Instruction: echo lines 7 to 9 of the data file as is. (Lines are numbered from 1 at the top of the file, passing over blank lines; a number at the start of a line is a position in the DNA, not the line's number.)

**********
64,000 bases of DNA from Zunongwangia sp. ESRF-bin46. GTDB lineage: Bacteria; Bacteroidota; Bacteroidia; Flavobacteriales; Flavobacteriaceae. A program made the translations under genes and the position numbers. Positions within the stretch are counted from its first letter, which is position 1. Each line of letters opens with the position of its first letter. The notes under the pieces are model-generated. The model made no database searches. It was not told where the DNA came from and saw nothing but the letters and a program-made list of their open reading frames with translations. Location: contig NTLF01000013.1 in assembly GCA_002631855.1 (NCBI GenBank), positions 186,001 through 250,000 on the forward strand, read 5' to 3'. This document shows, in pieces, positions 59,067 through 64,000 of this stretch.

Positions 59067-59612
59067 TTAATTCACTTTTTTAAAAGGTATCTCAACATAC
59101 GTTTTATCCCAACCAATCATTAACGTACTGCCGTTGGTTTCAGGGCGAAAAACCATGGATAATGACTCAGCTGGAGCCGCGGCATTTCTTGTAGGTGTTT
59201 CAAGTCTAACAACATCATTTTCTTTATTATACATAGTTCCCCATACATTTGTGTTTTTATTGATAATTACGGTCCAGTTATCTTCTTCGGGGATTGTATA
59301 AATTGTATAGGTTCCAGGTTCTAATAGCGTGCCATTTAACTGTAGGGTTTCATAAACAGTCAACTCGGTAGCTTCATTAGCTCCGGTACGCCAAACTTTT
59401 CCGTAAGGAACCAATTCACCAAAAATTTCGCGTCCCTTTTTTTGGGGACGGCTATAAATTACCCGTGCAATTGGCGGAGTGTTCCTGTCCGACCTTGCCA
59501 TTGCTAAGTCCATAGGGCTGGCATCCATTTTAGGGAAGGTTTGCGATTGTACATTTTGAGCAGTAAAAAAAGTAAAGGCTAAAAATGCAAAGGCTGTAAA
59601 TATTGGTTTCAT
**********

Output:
59401 CCGTAAGGAACCAATTCACCAAAAATTTCGCGTCCCTTTTTTTGGGGACGGCTATAAATTACCCGTGCAATTGGCGGAGTGTTCCTGTCCGACCTTGCCA
59501 TTGCTAAGTCCATAGGGCTGGCATCCATTTTAGGGAAGGTTTGCGATTGTACATTTTGAGCAGTAAAAAAAGTAAAGGCTAAAAATGCAAAGGCTGTAAA
59601 TATTGGTTTCAT